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TypeError: unhashable type: 'list'. You will get this error when you are trying to put list as key in dictionary or set because list is unhashable object. Example you trying to input code such as dict1 ={ 1:'one', [2]:'two'} print(dict1) O/p: TypeError Traceback (most recent call last) in ----> 1 dict1 ={ 1:'one', [2]:'two'} 2 print(dict1) TypeError: ...


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You need to create a vocabulary of the n-grams, i.e., a numbered inventory of bigrams that you are going to use as features. Typically, these are the most frequent ones. When you create the feature vector, you start with a zero vector and put one (or add one) if the n-gram with the corresponding index appears is in your sentence. Machine learning libraries ...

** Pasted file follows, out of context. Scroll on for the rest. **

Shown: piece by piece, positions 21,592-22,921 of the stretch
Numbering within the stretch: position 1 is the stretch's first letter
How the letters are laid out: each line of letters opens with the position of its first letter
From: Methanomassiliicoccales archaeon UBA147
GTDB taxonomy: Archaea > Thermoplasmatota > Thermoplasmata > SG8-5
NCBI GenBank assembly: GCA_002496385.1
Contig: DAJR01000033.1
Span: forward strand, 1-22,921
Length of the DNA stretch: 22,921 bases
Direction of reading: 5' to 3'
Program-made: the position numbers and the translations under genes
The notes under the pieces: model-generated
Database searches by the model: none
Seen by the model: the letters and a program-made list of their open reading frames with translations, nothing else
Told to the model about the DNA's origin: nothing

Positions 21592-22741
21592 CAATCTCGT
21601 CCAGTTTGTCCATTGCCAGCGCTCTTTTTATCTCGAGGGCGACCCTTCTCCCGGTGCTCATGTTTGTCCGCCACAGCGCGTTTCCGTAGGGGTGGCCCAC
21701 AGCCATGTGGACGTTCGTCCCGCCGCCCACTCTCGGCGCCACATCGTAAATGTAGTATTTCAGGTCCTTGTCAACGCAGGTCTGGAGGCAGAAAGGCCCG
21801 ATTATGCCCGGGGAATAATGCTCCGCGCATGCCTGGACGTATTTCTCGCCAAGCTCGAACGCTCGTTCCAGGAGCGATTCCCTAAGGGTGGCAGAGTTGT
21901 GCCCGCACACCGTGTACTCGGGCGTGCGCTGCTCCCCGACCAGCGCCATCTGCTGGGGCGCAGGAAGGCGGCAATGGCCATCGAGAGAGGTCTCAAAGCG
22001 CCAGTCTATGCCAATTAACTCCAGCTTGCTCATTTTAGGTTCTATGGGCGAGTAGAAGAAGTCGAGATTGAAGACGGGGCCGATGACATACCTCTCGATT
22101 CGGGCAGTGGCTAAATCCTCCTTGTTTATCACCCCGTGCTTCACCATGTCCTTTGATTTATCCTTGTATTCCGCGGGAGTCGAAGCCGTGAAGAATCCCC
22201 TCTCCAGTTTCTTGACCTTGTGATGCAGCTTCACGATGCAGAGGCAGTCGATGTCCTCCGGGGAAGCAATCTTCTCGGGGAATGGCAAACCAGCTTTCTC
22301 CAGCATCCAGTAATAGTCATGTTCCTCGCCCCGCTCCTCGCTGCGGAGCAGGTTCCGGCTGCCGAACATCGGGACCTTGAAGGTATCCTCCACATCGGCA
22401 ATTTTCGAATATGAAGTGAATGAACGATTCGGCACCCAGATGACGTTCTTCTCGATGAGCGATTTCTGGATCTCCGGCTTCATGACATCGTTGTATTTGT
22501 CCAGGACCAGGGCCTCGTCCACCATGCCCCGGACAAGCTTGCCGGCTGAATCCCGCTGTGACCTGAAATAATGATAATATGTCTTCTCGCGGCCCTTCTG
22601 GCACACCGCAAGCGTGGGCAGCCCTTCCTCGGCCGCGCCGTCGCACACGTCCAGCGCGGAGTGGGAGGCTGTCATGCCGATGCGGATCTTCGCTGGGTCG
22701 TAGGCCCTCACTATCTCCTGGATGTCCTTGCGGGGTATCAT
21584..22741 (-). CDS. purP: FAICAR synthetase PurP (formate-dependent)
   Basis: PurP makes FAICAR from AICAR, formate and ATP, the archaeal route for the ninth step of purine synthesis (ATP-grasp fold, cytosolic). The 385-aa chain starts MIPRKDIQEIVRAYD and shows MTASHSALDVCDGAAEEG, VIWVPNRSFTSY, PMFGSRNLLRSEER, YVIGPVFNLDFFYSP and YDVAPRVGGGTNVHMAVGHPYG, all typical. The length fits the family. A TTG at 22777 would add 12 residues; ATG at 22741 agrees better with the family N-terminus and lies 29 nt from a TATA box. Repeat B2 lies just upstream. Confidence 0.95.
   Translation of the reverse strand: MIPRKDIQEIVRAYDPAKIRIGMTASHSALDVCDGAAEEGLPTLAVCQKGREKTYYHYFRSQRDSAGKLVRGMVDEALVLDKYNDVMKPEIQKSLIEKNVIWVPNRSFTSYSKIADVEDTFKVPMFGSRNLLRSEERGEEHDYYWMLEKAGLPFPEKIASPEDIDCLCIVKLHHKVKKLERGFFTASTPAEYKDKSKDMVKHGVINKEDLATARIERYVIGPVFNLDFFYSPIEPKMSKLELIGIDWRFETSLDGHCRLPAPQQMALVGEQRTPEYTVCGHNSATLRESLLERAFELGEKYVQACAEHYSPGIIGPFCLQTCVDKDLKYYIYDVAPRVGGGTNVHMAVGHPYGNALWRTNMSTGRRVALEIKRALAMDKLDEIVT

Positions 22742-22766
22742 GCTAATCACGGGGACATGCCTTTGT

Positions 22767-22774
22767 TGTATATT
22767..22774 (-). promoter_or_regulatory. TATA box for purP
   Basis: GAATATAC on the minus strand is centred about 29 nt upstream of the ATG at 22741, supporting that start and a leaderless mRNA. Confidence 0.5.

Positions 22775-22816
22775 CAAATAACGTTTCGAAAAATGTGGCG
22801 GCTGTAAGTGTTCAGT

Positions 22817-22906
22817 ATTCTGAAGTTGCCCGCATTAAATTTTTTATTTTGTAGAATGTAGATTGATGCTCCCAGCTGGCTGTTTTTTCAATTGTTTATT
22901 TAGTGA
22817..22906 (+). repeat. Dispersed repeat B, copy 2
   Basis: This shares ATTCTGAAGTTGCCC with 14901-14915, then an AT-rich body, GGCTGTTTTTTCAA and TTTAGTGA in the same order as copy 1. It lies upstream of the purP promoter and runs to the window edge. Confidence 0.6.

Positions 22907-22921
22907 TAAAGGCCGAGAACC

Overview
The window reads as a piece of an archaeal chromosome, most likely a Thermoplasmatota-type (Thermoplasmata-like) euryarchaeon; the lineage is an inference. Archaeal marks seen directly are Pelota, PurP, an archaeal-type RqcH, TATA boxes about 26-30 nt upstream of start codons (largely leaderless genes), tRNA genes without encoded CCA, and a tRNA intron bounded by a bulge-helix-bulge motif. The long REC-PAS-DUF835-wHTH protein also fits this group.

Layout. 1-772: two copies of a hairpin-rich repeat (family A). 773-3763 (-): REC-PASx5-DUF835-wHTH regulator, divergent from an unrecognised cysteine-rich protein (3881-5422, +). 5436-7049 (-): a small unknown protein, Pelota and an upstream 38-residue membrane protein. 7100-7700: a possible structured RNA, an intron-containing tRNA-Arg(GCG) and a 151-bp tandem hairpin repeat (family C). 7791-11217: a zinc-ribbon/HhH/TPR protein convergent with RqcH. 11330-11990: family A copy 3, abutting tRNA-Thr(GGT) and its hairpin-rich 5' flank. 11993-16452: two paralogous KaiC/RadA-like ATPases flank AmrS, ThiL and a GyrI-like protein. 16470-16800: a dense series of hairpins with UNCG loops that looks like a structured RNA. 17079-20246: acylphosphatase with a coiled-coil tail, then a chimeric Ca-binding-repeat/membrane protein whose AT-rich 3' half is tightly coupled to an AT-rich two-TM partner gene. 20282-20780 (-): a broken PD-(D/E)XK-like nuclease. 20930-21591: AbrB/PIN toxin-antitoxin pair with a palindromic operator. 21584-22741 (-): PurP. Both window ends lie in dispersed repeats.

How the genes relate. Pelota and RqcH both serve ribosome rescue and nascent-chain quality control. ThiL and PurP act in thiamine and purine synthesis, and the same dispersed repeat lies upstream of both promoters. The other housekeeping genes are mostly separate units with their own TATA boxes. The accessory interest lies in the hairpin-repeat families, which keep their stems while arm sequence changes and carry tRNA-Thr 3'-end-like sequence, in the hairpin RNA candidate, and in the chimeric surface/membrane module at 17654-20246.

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So, your task is to detect the passive voice from sentences. Currently, you have defined some rules to detecting the passive voice and you have noticed that there some exceptions to your defined rules. Therefore, it would be a good idea to develop a model to predict the probability of a sentence being passive (or active). You can do this by encoding the ...


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According to recent publications, it is not impossible to get BLEU scores as high as yours for English→Irish. Nevertheless, without any other knowledge, they certainly seem too high. From the command line arguments, there does not seem to be any evident problem. The most probable explanation is, as you already pointed out, a data leakage between validation/...